What is a Marriage and Family Therapist?
Marriage and family therapists (MFTs) are a highly experienced group of practitioners, with an average of 13 years of clinical practice in the field of marriage and family therapy. Marriage and family therapists broaden the traditional emphasis on the individual to attend to the nature and role of individuals in primary relationship networks such as marriage and the family. MFTs take a holistic perspective to health care; they are concerned with the overall, long-term well-being of individuals and their families.
Licensed marriage and family therapists (LMFTs) have graduate training (a Master's or Doctoral degree) in marriage and family therapy and at least two years of clinical experience. Marriage and family therapists are recognized as a "core" mental health profession, along with psychiatry, psychology, social work and psychiatric nursing. Since 1970 there has been a 50-fold increase in the number of marriage and family therapists. At any given time they are treating over 1.8 million people.
Marriage and family therapists regularly practice short-term therapy -- 12 sessions on average. Nearly 65.6% of the cases are completed within 20 sessions, 87.9% within 50 sessions. Marital/couples therapy (11.5 sessions) and family therapy (9 sessions) both require less time than the average individual treatment (13 sessions). About half of the treatment provided by marriage and family therapists is one-on-one, with the other half divided between marital/couple and family therapy or a combination of treatments.
Who are Marriage and Family Therapists?
Marriage and family therapists are mental health professionals who offer a range of effective and cost-efficient services to individuals, couples and families. Marriage and family therapists pioneered brief, solution-focused, family-centered treatment, which seeks to pinpoint problems and conclude therapy as soon as specific, attainable therapeutic goals are met. They evaluate and treat mental and emotional disorders, other health and behavioral problems, and address a wide array of relationship issues within the context of the family system.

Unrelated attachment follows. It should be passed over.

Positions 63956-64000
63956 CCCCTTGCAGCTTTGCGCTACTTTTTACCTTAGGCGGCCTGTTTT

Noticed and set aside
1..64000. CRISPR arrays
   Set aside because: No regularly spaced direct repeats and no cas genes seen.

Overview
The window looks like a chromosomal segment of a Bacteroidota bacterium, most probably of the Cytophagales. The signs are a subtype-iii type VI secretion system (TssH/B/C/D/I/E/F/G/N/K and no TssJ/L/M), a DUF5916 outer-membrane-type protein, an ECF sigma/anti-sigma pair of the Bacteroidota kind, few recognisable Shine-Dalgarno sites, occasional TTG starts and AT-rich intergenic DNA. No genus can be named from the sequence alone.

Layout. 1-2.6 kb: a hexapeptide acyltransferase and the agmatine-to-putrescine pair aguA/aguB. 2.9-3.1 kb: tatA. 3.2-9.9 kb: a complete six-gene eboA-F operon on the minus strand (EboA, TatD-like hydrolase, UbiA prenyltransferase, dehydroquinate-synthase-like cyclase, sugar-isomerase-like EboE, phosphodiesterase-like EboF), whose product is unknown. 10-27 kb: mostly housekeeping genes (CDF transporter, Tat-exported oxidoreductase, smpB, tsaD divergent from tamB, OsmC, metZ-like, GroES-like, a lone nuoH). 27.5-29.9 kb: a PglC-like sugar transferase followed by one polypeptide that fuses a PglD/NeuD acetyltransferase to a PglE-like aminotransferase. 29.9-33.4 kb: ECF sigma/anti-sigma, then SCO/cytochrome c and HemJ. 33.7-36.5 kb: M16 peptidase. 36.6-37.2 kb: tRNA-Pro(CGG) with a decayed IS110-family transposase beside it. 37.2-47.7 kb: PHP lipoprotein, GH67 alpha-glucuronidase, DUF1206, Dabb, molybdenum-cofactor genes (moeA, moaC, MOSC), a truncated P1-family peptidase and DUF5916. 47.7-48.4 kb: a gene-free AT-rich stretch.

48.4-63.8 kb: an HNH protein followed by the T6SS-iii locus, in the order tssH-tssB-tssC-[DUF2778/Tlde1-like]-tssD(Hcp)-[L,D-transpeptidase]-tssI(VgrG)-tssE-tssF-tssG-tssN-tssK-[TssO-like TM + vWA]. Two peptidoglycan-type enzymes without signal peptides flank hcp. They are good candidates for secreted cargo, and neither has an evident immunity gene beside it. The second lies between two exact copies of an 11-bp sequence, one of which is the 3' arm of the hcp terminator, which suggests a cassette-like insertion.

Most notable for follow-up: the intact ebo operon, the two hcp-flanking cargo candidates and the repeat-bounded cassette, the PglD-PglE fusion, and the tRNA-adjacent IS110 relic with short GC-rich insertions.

Why use a Marriage and Family Therapist?
A family's patterns of behavior influences the individual and therefore may need to be a part of the treatment plan. In marriage and family therapy, the unit of treatment isn't just the person, even if only a single person is interviewed. It is the set of relationships in which the person is embedded.
Marriage and family therapy's prominence in the mental health field has increased due to its brief, solution-focused treatment, its family-centered approach, and its demonstrated effectiveness. Marriage and family therapists are licensed or certified in 50 states and are recognized by the federal government as members of a distinct mental health discipline.
Marriage and family therapists work in all areas of mental and physical health care, often providing interdisciplinary connections for more comprehensive treatment. MFTs practice in hospitals, clinics, agencies, schools, private practice and colleges and universities. They serve as clinicians, supervisors, administrators, consultants and teachers in the fields of health care, corrections, education, adoption and social service.
A Distinct Professional Discipline
Marriage and family therapy is a distinct professional discipline with graduate and post graduate programs. Three options are available for those interested in becoming a marriage and family therapist: master's degree (2-3 years), doctoral program (3-5 years), or post-graduate clinical training programs (3-4 years). Historically, marriage and family therapists have come from a wide variety of educational backgrounds including psychology, psychiatry, social work, nursing, pastoral counseling and education.
LMFTs in Massachusetts are licensed by the Board of Registration of Allied Mental Health and Human Services Professionals. To check on a license of a therapist, click here.
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Marriage and Family Therapists (MFTs) are professionals trained in psychotherapy as well as family systems, and are licensed to diagnose and treat mental disorders within the context of marriage, couples and family systems.
Marriage and family therapy most often is:
- specific, with attainable therapeutic goals
- designed with the "end in mind."
MFTs take a holistic perspective to health care; they are concerned with the overall, long-term well-being of individuals and their families.
LMFTs diagnose and treat a wide range of mental and emotional disorders including
MFTs are the only mental health professional specifically trained to work with families.
- substance abuse and
- eating disorders.
50 States recognize and regulate LMFTs as independent mental health care providers. Massachusetts passed the licensure law for MFTs in 1989. The U.S. Health Resources Administration recognizes MFTs as one of the 5 core mental health disciplines.